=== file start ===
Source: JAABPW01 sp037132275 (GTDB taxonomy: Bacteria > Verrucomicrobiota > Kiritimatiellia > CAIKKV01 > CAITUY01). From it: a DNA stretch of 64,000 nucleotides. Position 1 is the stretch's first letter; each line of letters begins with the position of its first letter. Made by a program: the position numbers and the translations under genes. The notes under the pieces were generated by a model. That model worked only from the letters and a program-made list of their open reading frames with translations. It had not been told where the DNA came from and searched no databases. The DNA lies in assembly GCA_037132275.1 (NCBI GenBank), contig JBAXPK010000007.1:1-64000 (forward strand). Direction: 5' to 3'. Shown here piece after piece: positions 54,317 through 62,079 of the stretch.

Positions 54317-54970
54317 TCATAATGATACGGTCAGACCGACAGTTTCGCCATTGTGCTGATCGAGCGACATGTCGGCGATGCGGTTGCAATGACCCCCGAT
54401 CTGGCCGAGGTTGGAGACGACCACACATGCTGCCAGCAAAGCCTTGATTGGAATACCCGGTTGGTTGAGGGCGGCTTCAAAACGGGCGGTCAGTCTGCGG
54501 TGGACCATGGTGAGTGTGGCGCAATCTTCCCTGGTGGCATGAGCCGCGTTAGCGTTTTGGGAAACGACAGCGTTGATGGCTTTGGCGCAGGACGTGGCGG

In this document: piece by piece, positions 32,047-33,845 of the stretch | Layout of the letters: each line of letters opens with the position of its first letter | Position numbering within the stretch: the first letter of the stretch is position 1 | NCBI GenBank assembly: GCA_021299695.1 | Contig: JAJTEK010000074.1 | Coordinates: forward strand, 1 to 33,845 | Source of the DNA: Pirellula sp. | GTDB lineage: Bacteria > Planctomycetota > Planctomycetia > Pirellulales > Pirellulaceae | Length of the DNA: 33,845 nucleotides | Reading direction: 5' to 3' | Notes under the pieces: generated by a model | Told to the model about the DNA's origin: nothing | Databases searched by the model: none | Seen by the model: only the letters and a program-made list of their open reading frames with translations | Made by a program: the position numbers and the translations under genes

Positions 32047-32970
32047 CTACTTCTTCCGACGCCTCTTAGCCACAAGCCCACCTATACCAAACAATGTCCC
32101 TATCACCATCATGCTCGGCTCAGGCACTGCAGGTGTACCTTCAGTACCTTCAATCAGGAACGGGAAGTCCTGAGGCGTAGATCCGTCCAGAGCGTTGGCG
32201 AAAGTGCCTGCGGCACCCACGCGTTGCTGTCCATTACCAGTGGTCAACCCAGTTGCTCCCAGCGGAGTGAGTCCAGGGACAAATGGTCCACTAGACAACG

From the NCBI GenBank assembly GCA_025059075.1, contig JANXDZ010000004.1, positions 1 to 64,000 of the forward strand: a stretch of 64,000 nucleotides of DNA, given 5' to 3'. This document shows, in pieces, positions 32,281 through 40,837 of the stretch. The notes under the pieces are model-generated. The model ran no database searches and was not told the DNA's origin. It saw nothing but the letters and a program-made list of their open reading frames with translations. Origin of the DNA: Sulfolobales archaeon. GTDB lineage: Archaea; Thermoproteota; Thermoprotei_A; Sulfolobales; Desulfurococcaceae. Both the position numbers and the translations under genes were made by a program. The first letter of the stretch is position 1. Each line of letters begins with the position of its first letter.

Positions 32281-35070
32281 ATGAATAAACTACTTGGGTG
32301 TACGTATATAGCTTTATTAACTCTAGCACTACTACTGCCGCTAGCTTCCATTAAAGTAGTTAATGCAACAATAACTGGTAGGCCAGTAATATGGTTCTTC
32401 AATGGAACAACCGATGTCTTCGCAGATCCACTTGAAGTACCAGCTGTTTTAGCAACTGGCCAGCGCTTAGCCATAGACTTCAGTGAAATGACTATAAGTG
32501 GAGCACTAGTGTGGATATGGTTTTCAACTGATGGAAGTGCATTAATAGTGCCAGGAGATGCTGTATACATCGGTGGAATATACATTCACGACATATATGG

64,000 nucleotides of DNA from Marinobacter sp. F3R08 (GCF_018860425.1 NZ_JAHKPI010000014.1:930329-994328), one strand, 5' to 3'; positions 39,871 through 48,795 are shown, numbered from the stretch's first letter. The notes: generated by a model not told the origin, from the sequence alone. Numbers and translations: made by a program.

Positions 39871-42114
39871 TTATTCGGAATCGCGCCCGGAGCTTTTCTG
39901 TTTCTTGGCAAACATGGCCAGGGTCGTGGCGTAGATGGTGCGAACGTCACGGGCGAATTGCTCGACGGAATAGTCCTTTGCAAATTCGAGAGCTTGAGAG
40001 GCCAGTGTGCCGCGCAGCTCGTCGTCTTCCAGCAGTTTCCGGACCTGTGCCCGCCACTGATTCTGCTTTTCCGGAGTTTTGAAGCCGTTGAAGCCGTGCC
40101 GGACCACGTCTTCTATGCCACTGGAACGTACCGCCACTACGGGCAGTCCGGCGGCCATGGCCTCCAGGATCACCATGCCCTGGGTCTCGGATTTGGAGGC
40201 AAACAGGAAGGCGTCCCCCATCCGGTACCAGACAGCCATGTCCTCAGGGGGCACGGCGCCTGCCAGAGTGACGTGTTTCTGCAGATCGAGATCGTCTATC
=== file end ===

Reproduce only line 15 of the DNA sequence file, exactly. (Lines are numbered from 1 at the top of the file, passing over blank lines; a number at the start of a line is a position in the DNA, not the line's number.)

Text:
32401 AATGGAACAACCGATGTCTTCGCAGATCCACTTGAAGTACCAGCTGTTTTAGCAACTGGCCAGCGCTTAGCCATAGACTTCAGTGAAATGACTATAAGTG